At The Los Angeles Times, Julie Makinen reports that the Beijing Youth Daily has printed an infographic to inform readers about a corruption case involving the deputy director of the coal division of the National Energy Administration, Wei Pengyuan:
Wei, deputy director of the coal division of the National Energy Administration, was found with 100 million renminbi — $16 million — at his home, the financial news publication Caixin reported this week, citing unnamed investigators.
Since the 100-renminbi note is the largest-denomination bill in circulation, that means that Wei’s alleged stash presented a bit of a storage problem. Such a hoard, if stacked in one tall tower, would reach 328 feet high, the Youth Daily said. Laid out end to end, the haul would stretch 96 miles — the length of Beijing’s Third Ring Road and Fifth Ring Road combined.
Investigators had to bring in 16 cash-counting machines to tally the money, Caixin said; four of the devices — which can process 1,000 bills per minute — burned out in the process.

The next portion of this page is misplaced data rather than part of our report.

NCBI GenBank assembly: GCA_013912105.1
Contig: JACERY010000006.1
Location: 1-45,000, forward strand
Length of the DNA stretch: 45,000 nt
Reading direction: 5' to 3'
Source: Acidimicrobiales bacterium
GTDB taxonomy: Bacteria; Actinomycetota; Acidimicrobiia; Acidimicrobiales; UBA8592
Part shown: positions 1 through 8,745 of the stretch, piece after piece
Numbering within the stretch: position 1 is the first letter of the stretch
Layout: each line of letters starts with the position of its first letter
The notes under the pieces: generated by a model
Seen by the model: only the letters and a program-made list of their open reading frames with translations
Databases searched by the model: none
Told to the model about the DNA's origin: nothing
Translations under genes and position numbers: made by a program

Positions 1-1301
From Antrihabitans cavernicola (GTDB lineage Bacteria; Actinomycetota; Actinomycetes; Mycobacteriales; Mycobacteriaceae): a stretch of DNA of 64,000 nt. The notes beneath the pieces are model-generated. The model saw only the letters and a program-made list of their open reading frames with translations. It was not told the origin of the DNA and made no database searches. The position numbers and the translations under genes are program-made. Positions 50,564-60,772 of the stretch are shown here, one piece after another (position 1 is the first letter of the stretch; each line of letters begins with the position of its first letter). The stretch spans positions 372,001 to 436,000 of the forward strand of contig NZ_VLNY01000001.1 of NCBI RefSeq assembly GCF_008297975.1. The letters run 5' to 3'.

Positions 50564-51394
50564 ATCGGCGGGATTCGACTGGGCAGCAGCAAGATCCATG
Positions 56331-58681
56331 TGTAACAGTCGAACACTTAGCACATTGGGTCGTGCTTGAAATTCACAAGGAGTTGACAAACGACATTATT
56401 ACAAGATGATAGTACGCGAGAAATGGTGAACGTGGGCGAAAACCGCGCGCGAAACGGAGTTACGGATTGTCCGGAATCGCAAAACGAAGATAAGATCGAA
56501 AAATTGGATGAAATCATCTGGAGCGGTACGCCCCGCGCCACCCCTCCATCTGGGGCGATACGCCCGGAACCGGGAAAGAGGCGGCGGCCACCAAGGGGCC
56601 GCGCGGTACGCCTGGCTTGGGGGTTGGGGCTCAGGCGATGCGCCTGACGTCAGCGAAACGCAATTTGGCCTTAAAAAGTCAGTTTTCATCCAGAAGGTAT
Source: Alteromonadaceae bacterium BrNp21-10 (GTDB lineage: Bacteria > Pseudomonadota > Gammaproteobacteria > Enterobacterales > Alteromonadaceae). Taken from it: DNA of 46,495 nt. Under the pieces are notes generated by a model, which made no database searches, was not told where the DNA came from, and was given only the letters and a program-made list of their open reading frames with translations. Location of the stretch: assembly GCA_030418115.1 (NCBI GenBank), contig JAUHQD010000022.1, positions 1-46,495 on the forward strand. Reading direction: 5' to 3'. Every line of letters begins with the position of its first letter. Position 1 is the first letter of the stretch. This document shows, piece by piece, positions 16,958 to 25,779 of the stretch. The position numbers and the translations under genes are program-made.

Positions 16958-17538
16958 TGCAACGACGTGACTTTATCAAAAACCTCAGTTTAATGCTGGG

How exactly Wei kept his cash wasn’t disclosed, but other officials with large piles of money have gotten creative. In recent years, Chinese media have reported on a provincial party secretary found with 25 million renminbi in safe deposit boxes; a former provincial construction chief who hid 20 million renminbi in a hollow tree trunk, a toilet and a rice field; and an ex-highway bureau boss who kept 2.8 million renminbi in a trash dump. [Source]
Read more about the Chinese state media’s censorship instructions regarding Wei Pengyuan via CDT. Also, read about Xi Jinping’s ongoing anti-corruption campaign via CDT.